The Middle District of Florida recently heard a motion by a defendant who claimed that service was improper and should be quashed because he didn’t live at the address listed on the return of service.
He claimed he wasn’t properly substitute served because service wasn’t effected at his “usual place of abode.”
What is “Usual Place of Abode”?
The Defendant was substitute-served at his parents’ house. However, he said he didn’t live and had never lived at that address.
The Plaintiff filed a Motion for Entry of Default requesting the entry of a Clerk’s Default against Defendant. The Court granted the motion and directed the Clerk to enter a Clerk’s Default against Defendant. The return of service stated that the process server substitute served the Defendant by serving a copy of the complaint and summons to his father at Defendant’s usual place of abode in Lake Placid, Florida.
The return of service stated that the Defendant and his father were “co-residents” at the listed address, and the listed address was Defendant’s “usual place of abode[.]”. The Plaintiff contended that service was proper under both Rule 4 of the Federal Rules of Civil Procedure and Florida law based on the return of service.
The Defendant filed his motion, arguing that service was not proper and should be quashed because he didn’t live at the address listed on the return of service. As a result, he was not properly substitute served.
The Defendant said that the process server may have been mistaken or the Defendant’s father may have been confused by the process server’s questions at the time of service. The process server said that Defendant’s father replied in the affirmative when asked if the Defendant lived with him. But there was room for confusion since the Defendant and his father have the same first name.
Further, Defendant argued the Clerk’s Default should be set aside as he provided good cause due to the fact he wasn’t properly served.
Who Must Prove Substitute Service is Valid?
United States Magistrate Judge Douglas N. Frazier explained in his opinion that “when service of process is challenged, the party on whose behalf service is made has the burden of establishing its validity.” Courts in Florida, the judge said, have held that state laws governing service of process are to be strictly construed to be certain that a defendant receives notice of the proceedings.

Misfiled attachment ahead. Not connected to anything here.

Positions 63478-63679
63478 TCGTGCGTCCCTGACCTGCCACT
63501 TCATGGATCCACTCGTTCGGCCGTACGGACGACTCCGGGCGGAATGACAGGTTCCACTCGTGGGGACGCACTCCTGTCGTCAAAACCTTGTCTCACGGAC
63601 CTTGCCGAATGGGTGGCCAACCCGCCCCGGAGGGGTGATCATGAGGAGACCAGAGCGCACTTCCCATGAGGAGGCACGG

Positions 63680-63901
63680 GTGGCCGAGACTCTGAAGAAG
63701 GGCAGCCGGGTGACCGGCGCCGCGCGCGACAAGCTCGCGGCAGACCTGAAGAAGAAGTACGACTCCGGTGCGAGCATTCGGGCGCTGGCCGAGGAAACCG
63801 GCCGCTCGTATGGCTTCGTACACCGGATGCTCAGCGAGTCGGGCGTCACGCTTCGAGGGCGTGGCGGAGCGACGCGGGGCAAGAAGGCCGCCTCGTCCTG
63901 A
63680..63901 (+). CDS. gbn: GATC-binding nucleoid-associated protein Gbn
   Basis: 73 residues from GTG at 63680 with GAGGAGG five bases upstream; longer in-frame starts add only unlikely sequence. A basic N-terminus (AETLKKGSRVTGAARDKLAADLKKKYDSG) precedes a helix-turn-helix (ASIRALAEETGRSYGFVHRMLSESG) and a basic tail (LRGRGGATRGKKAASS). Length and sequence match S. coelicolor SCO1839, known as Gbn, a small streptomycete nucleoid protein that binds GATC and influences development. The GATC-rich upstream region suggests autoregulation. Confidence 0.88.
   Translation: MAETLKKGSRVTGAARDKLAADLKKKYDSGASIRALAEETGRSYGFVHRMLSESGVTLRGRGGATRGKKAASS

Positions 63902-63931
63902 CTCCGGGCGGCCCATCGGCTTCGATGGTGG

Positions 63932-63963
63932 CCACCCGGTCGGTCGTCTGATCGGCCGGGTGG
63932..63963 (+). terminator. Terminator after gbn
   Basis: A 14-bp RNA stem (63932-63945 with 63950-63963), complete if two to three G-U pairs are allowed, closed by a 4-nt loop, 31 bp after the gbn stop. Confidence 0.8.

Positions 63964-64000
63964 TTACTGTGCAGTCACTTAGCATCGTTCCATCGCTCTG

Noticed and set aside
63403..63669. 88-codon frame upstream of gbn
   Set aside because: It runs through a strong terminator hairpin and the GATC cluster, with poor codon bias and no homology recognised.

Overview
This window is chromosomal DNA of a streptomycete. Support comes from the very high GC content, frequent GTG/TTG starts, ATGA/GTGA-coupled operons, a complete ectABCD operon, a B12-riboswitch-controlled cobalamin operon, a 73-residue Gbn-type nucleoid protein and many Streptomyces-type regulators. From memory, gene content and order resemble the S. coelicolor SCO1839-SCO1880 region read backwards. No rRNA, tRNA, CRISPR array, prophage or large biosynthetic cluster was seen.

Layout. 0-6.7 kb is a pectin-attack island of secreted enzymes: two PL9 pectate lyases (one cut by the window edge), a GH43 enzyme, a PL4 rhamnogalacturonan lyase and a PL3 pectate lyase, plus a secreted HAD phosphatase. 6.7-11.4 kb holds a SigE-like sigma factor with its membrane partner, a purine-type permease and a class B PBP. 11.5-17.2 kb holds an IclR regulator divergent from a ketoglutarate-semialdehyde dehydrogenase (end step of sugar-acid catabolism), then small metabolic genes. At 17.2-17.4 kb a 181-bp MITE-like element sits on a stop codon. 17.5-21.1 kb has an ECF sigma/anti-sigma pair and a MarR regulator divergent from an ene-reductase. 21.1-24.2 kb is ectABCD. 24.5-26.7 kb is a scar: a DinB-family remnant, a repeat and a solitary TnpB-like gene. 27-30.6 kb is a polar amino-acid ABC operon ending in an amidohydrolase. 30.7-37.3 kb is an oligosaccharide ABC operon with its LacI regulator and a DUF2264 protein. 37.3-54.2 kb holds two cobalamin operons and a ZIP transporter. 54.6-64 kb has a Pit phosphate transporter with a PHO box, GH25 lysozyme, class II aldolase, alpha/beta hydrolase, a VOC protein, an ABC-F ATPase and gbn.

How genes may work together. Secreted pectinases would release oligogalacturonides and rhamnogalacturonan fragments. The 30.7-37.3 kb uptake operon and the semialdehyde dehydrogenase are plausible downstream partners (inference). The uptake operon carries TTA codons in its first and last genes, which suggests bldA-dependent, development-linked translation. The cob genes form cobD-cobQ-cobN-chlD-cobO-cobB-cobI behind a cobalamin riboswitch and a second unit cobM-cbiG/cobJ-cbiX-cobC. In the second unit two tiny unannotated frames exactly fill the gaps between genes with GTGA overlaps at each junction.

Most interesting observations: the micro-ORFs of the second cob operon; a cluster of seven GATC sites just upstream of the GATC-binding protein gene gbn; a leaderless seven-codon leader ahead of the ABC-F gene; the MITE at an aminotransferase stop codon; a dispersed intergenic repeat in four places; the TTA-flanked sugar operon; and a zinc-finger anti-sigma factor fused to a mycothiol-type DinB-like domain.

Also, the judge noted that Rule 55(c) of the Federal Rules of Civil Procedure provides that the Court “may set aside an entry of default for good cause.”
The documents attached to the Defendant’s declaration—his 2017 driver’s license and a current cable TV bill—supported his claim that Lake Clay Drive was his usual place of abode. His declaration and supporting documents provided strong and convincing evidence of the facts, Judge Frazier said, and the Plaintiff couldn’t meet its burden of proving otherwise.
The Plaintiff didn’t attempt to establish the validity of process in response to Defendant’s challenge and didn’t oppose the request to quash service.
In light of this and with the confusion as to whether Defendant lived at the address listed on the return of service—and the issue of whether substitute service was proper—Judge Frazier found that service should be quashed. The judge set aside the Clerk’s Default for good cause shown.
Defendant’s motion also noted that the parties’ counsel agreed that Defendant would accept service of the complaint.
Defendants Motion to Quash Service and Vacate Clerk’s Default was granted. Ifill v. United States Sugar Corp., 2019 U.S. Dist. LEXIS 19055 (M.D. Fla. February 6, 2019).
What Does the Statute Say?
As mentioned above, Florida statutes governing substituted service of process must be strictly construed and litigants must strictly comply with them. Service of process must be made at the party’s usual place of abode.
Courts have said that the term “usual place of abode” means the place where the person is actually living at the time of service. Also, substitute service must be left on with any person at defendant’s abode who is at least 15 years old.
In addition, a defendant’s actual knowledge of the attempted service cannot be used to justify the plaintiff’s failure to strictly observe and substantially comply with service requirements.